To make a long story short, for now....I came to see how western music is very 'boxy,' like the music by Bach, etc.. (The tritone was a great interval to start with, for this study.) WHile this fact is why many 'new age' fans say western music is somehow inferior to the so-called more natural type, 'just intonation,' it's none the less a pretty cool system and form. SO....

 

I started THINKING INSIDE THE BOX!!!

 

Since the concertina is, in a way, a box....well....I deliberately tried to come up with some boxy things for it. And, though I feel like I'm really not saying what I'd like to in this post, what I mean is...

 

...if, just like Bach, you can invent and practice some things with patterns that try all corners of 1) the 'box' of music theory and 2) the 'box' of the concertina both at the same time, I think you start easily picking up some basic patterns.

 

I have written a few practice things that I wouldn't necessarily call great tunes but they help with patterns. They're at my website....I've got to post this, though, then edit it to add the info...can't recall it at the moment.

 

Okay...here's the info...

http://bellowbelle.com/music/ConcertinaCon...ances/contents2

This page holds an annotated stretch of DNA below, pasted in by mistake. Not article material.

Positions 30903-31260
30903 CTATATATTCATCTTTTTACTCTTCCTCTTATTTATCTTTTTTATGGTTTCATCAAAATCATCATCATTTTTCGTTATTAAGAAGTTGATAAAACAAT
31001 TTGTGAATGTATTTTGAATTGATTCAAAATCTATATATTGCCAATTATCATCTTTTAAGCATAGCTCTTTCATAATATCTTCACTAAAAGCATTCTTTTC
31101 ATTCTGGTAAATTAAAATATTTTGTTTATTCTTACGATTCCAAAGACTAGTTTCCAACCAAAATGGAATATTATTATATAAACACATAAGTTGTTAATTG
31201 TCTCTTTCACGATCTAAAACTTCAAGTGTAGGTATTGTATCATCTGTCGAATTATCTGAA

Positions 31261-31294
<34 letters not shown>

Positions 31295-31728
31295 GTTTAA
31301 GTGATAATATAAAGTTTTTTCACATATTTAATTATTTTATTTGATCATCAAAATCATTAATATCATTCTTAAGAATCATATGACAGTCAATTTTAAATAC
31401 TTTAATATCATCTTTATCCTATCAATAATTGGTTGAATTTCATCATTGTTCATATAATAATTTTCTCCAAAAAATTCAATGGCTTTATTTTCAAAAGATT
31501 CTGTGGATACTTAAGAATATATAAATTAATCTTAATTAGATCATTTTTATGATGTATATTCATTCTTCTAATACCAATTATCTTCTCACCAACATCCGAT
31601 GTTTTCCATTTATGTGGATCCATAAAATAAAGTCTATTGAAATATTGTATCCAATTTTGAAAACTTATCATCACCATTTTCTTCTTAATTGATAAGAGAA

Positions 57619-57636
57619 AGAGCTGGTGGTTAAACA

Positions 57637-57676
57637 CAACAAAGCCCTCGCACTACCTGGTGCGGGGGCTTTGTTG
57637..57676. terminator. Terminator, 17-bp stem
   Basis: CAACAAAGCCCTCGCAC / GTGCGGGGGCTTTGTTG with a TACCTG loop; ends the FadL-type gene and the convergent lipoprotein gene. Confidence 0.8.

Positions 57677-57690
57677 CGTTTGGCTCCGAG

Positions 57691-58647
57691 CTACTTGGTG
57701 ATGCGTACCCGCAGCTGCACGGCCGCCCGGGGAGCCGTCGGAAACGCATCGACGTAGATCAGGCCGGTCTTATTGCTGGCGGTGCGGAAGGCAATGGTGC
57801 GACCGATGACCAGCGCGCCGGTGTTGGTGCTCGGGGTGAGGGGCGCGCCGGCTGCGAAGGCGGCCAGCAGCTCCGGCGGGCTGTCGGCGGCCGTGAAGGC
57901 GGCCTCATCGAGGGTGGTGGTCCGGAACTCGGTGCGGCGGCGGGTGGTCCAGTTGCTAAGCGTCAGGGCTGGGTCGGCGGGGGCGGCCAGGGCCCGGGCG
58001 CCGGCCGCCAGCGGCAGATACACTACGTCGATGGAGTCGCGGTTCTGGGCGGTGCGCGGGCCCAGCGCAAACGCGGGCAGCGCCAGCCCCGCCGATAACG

Don't let all the detailed explanation fool you, it's very simple stuff, just explained for the sake of getting the theory, etc..

Edited by bellowbelle
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Bellowbelle --

 

If I can paraphrase, you're saying that the serious concertina student should (a) understand the intervals and hence arpeggios and chords that the layout of the English keyboard makes most natural, and then (B) practice those. Further, that your concertina contrivances were specifically designed as examples of this approach.

 

Is that a fair summary? If so, it sounds quite reasonable to me, although I'll need to work my way through some more introductory material first.

 

I've poked around your website a bit, and your example do indeed seem interesting -- although it's going to take me a while to get there. I'm coming back to instrumental music after a 25-year hiatus, so I have some catching up to do. :-)

 

Please let me know if I've misunderstood you.

 

One other point. Playing the MIDI versions of your various concertina contrivances, I got a very strange combination of instruments, none of which sounded much like a concertina. Is there a software concertina (MIDI instrument, sample file, whatever) that I need to download/install to make 'em sound right? If so, where can I get it?

 

Thanks for your post! :-)

 

--- James

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:) That summary sounds rather good, on target or not...I wish I'd said something that cohesive!

 

I'm WAY over-tired lately, but, I think what I was getting at is: